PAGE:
• Walk Like An Egyptian – build a pyramid!
    • Some people will have super viral content which hits billions of views globally, and if they have planned & executed well they may well have a super smash hit on their hands. BUT, and this is the biggest BUT about You Tube marketing – you can’t guarantee virality. You can make it more likely, you can facilitate it to some degree, but if you put up videos based on the premise that the only way they can be successful for you is if they become the next biggest thing on the internet your chances of success are probably thousands or millions to one!
    • To increase your chances of being effective & successful on YouTube, we usually recommend building up a ‘pyramid’ of activity and objectives. At the bottom are some real basics i.e. product demonstration – why should someone want to buy the product, why is it fun etc? Then you can build brand awareness on top, then you can sell individual products and direct to e-commerce platforms. And then, and only then, can you make the peak of the pyramid ‘virality’. Our constant refrain is to cover all the basics at the base of the pyramid first, then build the content/campaign up to the peak of virality once the basics are covered!
  • Create really compelling content.
    • This almost doesn’t need any explanation – if your content fails to be compelling, fun, engaging, shareable, entertaining etc., then it is not likely to be effective.
    • This by the way is not about creating really compelling content in your opinion or to the group of twenty something hipsters in your office! It is about creating really compelling content for the target consumer/viewer of your content…, which in this instance means kids and/or parents of those kids, and if you don’t have a really good handle on who you are targeting, you arguably are not ready to make any content/spend your company’s money on marketing collateral which is very likely to miss the mark.
  • Work it baby – don’t fire & forget! Need to market the content.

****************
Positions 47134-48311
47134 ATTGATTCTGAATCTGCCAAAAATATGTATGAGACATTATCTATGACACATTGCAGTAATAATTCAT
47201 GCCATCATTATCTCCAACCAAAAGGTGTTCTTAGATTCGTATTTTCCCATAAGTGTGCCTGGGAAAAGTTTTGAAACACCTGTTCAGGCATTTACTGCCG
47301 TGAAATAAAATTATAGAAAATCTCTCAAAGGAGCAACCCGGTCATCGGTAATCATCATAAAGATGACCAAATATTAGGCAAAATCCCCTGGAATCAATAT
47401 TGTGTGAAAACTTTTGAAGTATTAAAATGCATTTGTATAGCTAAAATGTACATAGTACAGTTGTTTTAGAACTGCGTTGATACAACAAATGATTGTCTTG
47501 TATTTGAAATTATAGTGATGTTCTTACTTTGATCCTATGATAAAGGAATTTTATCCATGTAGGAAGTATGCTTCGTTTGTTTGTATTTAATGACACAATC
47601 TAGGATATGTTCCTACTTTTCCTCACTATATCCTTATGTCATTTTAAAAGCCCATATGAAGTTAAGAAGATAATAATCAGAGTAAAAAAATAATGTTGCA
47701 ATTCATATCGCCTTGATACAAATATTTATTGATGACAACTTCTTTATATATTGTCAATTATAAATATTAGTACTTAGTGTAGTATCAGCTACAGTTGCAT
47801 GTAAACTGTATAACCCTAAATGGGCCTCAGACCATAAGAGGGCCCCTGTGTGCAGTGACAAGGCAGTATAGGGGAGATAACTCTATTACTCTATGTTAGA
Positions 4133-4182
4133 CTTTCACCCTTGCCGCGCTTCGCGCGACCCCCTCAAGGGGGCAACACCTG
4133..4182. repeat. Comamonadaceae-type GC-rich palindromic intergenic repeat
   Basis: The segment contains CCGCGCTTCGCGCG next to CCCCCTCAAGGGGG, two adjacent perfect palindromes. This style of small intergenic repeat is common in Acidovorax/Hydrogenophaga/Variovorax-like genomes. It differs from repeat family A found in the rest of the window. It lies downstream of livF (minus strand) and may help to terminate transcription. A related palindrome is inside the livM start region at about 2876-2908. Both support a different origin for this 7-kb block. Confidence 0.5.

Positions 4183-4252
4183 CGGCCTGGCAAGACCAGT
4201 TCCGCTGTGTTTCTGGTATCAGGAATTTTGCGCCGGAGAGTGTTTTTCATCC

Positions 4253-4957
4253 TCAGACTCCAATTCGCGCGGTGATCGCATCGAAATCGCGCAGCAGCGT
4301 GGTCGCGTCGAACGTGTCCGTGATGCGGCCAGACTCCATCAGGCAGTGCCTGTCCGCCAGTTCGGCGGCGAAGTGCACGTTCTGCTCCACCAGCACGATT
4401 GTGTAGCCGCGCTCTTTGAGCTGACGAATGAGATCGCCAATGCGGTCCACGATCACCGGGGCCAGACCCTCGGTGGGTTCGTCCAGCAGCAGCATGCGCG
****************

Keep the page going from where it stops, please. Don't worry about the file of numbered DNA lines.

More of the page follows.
• Another fundamental mistake we found toy companies making is to presume that YouTube content will be a successful sales driver on its own e.g. they think it works the same way as TV advertising, where you can ‘fire & forget’, by buying the media & placing the ad on air. YouTube is not the same as TV! TV networks are selling you focused, dedicated air time to a significant chunk of your target market. They are guaranteeing to air your TVC to a certain size of audience, and although they can’t guarantee it will be compelling or effective you can more easily claim to have hit a certain critical mass of people.
    • You Tube doesn’t work that way. As of 2018 (the most recent stats I can find) there are more than 5 billion videos on You Tube! Which means there is almost one video for every person on the planet…in fact 400 hours of You Tube content are uploaded every minute! So, this is an entirely different platform vs TV advertising. With You Tube you need really compelling content, but then you need to conduct marketing activity on your content to give it a chance of standing out among billions of other videos. The way to conduct that marketing efficiently is beyond the scope of this article (although we’ll cover that in future articles), but the bottom line is don’t expect to ‘fire and forget’ with your YouTube content – you need to really actively push it, you need to invest in both content production and marketing of the content to ensure it gets in front of enough target consumers to do what you need it to do – in short, you have to fight to get eyes onto your content versus the billions of other videos they could be watching!
  • Work with the best people in the biz – You can do a lot of simple but effective stuff on YouTube yourself, and your local video production company can make you a low end demonstration video, but to be really effective you need more high level thought & strategy in the planning stage and more quality in the production to stand out. We’ll come back to how to work effectively with influencers & other endorsements on You Tube in later articles, but whether it’s marketing consultancy or creating compelling content you definitely get what you pay for! We’ve often seen clients who think nothing of spending $30k on producing a TVC trying to get away with YouTube content costing a $few hundred. Sometimes that type of content is fine, but again that all comes back to the objectives.

We have a venture producing YouTube content for toy companies. We also offer a marketing Consultancy service advising toy & game companies on how best to deploy content marketing to successfully launch and promote toy brands and products. For more information/to find out how we can help you, click here: http://www.kidsbrandinsight.com/services/

22 February 2019 ~ 0 Comments

2019 North American Toy Fair Review – 6 Key Conclusions

Here’s our review of this year’s New York toy fair:

USA Toy Market Outlook: After a really challenging 2018 the toy industry looks set to bounceback in 2019. We’re predicting that after finishing 2% down for 2018 vs 2017, that we’ll see in the vicinity of 3-5% growth in the US toy market in 2019. The mood at toy fair was overwhelmingly positive and upbeat, while there are many challenges in the marketplace our analysis suggests more reasons to be cheery than to be gloomy about 2019!